Day 4: “It’s Great to be the King”

Here is our fearless group gathered at the outdoor theater at Bet She’an south of Galilee and north of Jerusalem. It gives a sense of the context of the life and times of the Holy Land during the first century.  At the time of Jesus it was a gentile city and one of the ten cities that formed the Roman Decapolis.  It was the most important city of northern Israel.

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Today we went to Mt. Gilboa and Harod Spring where Gideon chose his 300 brave men.  Then we went to Caesarea, a large port city, built by Herod to honor Caesar Augustus.  Herod had a fresh water pool, even though he was right on the Mediterranean!  The aqueduct was the way that the water was delivered to his pool ~ 1 mile away.

This is a picture with our guide Jacob (aqua shirt) gathered around the pool of Gideon–the site where Gideon selected 300 good men to fight and win victory against the Midianites (The Book of Judges, Chapter 7)

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Beautiful flowers next to Gideon’s pool–climate very similar to sunny California!

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This is a view from what would have been the West facing side of Herod the Great’s Palace on the Mediterranean Sea.  In the words of the immortal Mel Brooks “It’s Great to be the King!”  Later Herod’s palace was likely used by Pontius Pilate.  The palace is located in the city of Caesarea Maritima which in the first century was a large and active port city.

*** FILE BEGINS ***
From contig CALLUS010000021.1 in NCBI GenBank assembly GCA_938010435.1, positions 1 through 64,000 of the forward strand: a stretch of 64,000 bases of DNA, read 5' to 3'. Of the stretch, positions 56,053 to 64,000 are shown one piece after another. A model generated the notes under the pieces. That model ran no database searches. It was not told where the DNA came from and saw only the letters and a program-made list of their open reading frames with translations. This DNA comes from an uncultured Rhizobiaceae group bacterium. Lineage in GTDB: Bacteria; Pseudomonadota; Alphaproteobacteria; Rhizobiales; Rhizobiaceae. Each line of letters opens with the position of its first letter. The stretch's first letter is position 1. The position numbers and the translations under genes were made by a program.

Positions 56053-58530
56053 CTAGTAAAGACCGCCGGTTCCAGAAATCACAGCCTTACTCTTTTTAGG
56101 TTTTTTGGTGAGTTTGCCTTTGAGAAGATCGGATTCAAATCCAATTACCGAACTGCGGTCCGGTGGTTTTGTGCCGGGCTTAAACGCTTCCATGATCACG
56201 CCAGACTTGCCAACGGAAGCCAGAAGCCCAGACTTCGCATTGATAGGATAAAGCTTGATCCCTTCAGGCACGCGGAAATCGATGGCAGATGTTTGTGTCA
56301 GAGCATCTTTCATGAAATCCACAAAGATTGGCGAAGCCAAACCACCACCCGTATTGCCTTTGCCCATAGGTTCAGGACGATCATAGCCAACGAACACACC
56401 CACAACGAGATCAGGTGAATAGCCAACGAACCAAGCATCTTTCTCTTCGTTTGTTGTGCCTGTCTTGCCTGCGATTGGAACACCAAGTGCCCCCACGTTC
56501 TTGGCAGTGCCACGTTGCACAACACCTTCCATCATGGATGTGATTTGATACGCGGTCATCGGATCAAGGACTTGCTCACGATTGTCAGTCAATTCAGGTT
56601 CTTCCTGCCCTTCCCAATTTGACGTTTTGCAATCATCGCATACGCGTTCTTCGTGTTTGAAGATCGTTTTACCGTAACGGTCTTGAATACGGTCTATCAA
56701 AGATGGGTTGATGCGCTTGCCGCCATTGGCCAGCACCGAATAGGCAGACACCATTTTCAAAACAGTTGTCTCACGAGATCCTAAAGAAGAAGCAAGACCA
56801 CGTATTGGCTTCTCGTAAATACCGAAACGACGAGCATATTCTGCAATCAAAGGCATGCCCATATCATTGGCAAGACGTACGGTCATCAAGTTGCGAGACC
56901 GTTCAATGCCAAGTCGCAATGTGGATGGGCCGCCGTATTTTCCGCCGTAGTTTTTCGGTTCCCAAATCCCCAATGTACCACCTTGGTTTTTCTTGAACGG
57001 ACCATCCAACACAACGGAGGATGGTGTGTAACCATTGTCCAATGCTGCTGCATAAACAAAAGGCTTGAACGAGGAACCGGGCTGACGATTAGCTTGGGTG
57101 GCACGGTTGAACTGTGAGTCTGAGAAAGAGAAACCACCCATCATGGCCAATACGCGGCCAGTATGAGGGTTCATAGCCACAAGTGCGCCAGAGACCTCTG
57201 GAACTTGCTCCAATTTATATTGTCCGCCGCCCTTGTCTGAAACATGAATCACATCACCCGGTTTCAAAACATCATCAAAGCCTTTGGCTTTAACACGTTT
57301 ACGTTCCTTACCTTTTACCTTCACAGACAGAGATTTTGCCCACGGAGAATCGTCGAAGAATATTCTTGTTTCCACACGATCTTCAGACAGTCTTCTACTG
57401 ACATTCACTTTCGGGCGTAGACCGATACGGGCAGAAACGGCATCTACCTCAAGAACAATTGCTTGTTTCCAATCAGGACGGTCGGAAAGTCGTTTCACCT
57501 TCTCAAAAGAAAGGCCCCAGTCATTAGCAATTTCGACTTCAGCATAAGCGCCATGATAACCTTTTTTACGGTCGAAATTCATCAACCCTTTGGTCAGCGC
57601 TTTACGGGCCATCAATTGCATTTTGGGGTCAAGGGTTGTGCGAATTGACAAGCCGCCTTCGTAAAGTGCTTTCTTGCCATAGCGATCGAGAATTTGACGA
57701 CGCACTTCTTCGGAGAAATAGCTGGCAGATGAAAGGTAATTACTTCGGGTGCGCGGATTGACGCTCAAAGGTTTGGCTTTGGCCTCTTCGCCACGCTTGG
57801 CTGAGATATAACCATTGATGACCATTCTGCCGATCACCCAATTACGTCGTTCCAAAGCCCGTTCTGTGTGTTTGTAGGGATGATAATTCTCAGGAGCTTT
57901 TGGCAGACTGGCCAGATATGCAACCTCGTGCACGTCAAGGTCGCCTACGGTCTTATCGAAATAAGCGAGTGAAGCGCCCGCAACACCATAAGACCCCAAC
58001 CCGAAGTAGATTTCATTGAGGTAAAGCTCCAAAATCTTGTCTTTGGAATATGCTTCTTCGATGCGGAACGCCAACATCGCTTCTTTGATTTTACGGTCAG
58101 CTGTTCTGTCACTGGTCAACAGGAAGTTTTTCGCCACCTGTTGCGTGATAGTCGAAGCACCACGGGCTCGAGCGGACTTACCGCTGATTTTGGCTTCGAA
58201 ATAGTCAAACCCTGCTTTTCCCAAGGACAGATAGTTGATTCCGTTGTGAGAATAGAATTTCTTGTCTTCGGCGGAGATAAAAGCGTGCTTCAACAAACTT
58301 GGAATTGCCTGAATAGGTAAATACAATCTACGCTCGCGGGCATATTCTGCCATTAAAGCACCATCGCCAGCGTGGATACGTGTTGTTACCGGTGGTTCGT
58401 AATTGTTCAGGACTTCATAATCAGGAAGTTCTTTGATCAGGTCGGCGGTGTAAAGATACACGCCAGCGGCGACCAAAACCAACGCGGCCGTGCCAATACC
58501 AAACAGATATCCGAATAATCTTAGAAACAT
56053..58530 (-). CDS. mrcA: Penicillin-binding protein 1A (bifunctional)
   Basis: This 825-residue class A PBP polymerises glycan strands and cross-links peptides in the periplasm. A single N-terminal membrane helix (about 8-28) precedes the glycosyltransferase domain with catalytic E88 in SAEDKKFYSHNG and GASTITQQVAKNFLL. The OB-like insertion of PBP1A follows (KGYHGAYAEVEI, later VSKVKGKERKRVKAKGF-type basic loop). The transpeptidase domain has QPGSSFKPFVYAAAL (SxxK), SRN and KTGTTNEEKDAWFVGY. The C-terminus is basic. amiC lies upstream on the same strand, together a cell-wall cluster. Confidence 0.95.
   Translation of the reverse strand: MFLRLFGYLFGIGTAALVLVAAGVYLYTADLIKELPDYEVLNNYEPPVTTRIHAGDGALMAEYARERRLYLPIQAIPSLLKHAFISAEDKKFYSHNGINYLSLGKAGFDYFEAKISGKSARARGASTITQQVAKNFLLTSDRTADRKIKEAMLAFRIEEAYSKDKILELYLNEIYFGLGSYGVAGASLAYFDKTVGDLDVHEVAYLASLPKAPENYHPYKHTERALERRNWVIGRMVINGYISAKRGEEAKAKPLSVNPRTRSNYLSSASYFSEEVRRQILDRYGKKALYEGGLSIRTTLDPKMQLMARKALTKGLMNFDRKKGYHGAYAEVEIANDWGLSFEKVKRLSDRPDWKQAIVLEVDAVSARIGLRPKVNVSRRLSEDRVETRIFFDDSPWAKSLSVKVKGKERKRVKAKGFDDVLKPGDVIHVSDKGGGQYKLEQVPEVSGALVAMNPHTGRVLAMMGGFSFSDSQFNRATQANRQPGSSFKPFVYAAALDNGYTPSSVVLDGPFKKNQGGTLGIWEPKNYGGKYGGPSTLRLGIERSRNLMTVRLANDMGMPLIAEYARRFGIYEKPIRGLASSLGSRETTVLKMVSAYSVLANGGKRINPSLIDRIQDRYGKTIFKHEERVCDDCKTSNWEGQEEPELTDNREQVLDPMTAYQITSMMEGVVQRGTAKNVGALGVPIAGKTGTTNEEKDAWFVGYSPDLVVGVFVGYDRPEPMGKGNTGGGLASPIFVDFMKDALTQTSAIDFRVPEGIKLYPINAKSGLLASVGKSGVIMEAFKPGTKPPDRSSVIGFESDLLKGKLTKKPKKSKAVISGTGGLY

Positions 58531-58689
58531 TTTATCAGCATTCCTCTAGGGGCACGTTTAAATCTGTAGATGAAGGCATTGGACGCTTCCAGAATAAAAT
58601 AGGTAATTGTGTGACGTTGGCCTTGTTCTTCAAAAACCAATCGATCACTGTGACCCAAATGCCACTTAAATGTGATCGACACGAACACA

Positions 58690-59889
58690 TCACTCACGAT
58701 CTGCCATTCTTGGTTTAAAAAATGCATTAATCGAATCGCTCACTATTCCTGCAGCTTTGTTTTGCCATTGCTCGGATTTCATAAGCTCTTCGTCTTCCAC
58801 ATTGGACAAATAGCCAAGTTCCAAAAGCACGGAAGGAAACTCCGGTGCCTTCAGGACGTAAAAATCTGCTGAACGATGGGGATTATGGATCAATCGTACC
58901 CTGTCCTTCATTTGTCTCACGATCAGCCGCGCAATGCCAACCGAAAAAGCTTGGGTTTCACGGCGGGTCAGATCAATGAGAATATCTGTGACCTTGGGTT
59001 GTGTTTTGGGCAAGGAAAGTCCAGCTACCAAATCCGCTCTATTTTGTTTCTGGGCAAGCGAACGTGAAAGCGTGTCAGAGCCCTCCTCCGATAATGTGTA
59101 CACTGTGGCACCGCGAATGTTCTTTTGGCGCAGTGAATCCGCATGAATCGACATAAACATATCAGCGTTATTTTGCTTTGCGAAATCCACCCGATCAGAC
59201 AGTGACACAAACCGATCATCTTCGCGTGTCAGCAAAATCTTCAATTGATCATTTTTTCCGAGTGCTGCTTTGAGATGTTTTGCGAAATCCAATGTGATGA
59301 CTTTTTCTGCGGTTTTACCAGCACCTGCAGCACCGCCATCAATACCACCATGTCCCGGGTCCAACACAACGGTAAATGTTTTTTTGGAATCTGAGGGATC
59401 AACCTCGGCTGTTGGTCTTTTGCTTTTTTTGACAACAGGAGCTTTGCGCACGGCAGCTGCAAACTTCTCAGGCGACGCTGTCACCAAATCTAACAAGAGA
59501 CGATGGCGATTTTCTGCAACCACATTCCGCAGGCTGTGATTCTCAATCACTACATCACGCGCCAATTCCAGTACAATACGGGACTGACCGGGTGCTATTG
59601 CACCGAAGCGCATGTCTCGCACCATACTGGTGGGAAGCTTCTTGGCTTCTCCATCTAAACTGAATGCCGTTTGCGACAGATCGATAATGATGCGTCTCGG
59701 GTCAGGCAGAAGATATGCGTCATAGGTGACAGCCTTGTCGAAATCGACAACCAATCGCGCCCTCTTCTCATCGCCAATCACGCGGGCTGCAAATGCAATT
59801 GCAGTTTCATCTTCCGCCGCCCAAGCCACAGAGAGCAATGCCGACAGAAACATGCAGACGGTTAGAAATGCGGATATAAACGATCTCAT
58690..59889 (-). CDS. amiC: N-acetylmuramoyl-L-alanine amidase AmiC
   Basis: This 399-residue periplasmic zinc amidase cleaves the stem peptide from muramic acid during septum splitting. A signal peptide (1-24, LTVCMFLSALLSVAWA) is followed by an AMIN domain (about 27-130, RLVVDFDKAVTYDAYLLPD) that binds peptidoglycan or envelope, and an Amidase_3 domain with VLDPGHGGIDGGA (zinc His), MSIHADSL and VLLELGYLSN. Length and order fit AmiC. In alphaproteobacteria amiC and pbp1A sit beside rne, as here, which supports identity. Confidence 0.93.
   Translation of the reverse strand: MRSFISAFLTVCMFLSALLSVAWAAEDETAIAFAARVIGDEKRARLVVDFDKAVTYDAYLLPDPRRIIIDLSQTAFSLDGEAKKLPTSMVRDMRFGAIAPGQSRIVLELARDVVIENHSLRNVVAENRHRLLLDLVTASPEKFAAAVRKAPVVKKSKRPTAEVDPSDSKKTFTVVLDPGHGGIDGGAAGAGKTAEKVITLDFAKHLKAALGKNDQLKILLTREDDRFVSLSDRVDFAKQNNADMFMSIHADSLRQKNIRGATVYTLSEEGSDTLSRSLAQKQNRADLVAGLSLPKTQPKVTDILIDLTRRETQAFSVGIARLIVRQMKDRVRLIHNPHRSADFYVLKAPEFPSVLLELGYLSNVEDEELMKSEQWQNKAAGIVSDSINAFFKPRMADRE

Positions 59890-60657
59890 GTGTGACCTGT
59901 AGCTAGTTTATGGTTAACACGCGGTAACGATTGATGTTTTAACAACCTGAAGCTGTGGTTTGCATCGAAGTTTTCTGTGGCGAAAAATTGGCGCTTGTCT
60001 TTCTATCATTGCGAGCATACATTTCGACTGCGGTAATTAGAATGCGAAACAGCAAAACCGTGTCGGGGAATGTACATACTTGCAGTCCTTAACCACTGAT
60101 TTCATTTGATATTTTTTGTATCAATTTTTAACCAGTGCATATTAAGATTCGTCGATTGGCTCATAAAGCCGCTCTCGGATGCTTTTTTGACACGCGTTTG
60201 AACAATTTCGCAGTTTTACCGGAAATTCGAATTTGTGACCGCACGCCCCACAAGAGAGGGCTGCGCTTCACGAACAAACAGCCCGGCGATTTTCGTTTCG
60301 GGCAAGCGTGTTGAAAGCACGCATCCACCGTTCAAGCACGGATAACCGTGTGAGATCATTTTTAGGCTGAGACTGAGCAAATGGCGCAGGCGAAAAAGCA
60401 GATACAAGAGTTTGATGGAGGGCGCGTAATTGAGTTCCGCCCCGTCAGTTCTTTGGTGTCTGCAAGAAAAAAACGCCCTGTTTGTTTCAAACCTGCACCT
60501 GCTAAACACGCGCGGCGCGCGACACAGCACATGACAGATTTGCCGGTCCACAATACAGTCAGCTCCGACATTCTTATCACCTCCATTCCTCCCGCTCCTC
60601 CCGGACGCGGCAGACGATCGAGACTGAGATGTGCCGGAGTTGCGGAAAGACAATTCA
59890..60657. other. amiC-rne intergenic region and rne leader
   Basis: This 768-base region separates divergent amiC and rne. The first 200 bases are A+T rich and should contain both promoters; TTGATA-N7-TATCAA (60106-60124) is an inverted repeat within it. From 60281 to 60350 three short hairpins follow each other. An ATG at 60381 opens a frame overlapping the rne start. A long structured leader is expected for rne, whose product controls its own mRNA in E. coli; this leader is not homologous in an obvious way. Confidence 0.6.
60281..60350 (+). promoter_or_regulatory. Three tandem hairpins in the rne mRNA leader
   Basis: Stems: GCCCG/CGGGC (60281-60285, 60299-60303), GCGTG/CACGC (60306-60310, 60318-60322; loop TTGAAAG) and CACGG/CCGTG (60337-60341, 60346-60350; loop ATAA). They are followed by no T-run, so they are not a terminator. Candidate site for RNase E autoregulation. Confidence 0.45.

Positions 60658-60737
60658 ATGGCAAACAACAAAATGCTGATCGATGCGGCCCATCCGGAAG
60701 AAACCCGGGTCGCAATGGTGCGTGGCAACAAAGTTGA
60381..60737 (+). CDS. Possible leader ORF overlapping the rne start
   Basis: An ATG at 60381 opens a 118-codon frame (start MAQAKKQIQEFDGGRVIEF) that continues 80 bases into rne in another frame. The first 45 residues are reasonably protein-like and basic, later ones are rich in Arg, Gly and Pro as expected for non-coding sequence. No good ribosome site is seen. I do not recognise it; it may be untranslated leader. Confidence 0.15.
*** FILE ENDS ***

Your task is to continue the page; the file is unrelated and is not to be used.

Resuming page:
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The ruins of Herod the Great’s freshwater swimming pool–carved into the coastal rock! Again–It’s good to be the king!

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Four of our travelers standing in front of the ruins of the Roman aqueduct that supplied fresh water to the city of Caesarea Maritima.

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Aqueduct of Caesaria